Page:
Jack Frost can pack quite a bite, especially for boats that spend the winter in harbor. That’s why it’s important for boat and dock owners to do all they can to keep their vessels shielded from the snapping jaws of winter. In more temperate climates, where ice is not as much of a concern, simple insulated covers and a good gel-coat layer could suffice. However, if your boat or dock is exposed to frigid temperatures, you’re looking at freezing water and ice – and that can present a whole iceberg of issues.
De-icers are commonly used by many boat and dock owners during the winter, and for good reason: They ward off the formation of ice, which can be devastating to boat hulls as well as the structural integrity of the dock. De-icers are motorized devices that keep the cold water churning so it can’t freeze as easily, drawing warm water up from the bottom and pushing it to the surface. When a de-icer is used, the watercraft and dock remain safely protected from the cold shoulder Jack Frost inflicts.
Here are three winter disasters a de-icer can prevent:
1. Hull Damage
Normal current and wind speeds naturally make water rigs tip, rock and pitch in the water. When freezing temperatures and a layer of ice are added to the equation, the result is a nasty grinding action that can scratch and tear away the gel-coat along the waterline of fiberglass boats. This allows water to sneak into the laminate and further damage the hull. Ice can also get into the plank seams or the bilge of a wooden boat and cause anything from minor cosmetic damage to major leaks.
2. Dock Lifting
Ice, wind and current are no friend to docks, either, especially if all three elements are thrown together. Because ice expands during the freezing process, the water levels will fluctuate, making it difficult for dock piles to stay firmly in place. Heavy ice flows and ice pressure can shift the dock pilings – or worse, pull them out of their footings entirely. Any watercraft near the dock could be damaged as the dock shifts.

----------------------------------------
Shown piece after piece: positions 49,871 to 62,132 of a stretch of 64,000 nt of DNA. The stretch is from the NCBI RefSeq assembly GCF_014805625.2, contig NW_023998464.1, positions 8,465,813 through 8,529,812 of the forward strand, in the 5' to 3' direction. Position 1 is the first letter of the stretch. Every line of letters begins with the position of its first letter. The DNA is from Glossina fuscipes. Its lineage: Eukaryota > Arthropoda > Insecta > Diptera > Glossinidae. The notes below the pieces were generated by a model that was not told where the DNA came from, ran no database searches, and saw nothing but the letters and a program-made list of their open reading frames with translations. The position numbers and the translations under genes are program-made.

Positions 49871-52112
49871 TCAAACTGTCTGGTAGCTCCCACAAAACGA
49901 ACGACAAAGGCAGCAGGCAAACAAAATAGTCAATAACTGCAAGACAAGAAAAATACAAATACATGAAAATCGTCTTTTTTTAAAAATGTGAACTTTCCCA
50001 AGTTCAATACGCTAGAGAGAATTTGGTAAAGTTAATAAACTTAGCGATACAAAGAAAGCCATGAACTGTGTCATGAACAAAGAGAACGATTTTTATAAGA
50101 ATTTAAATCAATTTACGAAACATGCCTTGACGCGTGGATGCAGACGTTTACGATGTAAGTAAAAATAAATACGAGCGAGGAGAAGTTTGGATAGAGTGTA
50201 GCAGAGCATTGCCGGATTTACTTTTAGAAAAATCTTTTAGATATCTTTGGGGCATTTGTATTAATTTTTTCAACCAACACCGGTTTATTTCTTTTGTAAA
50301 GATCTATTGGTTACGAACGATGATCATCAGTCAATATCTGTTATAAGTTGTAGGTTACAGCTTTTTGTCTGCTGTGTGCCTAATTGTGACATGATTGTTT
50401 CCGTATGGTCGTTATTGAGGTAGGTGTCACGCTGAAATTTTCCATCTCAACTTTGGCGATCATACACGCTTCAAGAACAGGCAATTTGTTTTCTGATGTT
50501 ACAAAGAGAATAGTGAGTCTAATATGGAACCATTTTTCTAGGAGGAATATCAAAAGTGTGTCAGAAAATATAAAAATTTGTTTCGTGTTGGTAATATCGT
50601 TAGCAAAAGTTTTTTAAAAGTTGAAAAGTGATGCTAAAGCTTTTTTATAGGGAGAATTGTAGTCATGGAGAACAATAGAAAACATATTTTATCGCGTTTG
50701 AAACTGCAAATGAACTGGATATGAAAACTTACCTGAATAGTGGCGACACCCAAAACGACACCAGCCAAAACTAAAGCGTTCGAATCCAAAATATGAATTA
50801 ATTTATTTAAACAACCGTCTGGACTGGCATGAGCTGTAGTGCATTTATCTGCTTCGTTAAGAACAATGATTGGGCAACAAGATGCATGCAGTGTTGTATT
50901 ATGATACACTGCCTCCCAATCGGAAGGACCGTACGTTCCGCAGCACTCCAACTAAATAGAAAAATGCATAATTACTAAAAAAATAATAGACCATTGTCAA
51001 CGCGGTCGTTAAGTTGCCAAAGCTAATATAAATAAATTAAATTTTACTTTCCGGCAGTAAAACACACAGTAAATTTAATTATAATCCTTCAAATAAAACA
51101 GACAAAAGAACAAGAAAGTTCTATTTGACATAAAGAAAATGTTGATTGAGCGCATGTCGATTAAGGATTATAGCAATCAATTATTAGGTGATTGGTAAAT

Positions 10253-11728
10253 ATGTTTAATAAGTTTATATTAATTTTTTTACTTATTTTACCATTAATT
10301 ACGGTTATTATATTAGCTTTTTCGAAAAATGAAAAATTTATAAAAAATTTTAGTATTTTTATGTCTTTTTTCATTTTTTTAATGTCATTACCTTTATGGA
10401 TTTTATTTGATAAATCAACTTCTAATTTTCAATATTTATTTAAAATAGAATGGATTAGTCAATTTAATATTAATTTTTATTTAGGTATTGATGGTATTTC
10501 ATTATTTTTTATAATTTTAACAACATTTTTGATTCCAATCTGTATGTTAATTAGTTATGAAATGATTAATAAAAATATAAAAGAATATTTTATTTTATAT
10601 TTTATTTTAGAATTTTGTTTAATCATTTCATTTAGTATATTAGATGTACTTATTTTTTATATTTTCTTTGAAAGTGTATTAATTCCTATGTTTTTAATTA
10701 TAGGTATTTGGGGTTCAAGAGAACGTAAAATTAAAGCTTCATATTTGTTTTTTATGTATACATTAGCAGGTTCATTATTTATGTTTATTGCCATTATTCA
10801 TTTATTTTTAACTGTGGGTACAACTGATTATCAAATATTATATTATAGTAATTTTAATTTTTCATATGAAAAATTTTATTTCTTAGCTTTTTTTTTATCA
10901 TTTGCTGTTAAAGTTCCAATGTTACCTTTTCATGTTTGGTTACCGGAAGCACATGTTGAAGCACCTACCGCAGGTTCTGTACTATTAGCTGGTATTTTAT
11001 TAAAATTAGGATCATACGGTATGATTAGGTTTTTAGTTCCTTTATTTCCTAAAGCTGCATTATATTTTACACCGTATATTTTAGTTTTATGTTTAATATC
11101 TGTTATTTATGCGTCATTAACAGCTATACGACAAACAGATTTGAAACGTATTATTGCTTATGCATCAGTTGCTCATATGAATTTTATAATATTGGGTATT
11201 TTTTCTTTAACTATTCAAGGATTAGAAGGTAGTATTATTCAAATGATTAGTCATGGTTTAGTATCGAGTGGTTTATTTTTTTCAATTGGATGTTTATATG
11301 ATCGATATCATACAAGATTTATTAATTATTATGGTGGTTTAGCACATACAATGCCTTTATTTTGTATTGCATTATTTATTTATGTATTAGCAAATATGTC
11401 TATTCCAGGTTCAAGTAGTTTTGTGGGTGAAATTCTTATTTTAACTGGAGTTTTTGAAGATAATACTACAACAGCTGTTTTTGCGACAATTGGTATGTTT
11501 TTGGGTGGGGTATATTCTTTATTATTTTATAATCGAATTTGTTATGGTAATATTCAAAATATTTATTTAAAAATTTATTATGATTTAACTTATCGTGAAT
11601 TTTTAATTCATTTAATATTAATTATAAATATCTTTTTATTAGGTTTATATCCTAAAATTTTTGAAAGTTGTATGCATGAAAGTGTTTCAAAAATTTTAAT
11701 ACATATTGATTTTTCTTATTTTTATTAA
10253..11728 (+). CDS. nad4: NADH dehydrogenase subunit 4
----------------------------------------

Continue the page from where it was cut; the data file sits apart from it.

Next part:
3. Ice Expansion
Like most substances, water at ordinary temperatures contracts, increasing in density as it cools. At about 4 degrees Celsius, however, water reaches its maximum density and then decreases in density as it reaches its freezing point. Because of this, ice forms on the top of the water first, allowing it to freeze and float, and then the rest of the ice forms below. This simple sequence can be disastrous for both docks and boat hulls. The pressure from ice expansion can crush a hull or dock, causing major damage and compromising the structural integrity of the craft.
Jack Frost can try as he may to freeze lakes and rivers, penetrate boat hulls and crush docks – but he’ll have a much harder time succeeding if a de-icer is on hand to protect your goods during the winter.
Note from Mark Nicholas: We don’t take many guest blogs, but this is a matter of interest and there is no better resource than people who deal in the goods they are writing about. the truth here is that this is a matter of importance to me. boats and ice do not mix, and cold climates do run the risk of crushed hulls. safety precautions are essential. if you are in a cold climate, take this opportunity to think about how you will stay safe and secure. Its time to gear up for the cold!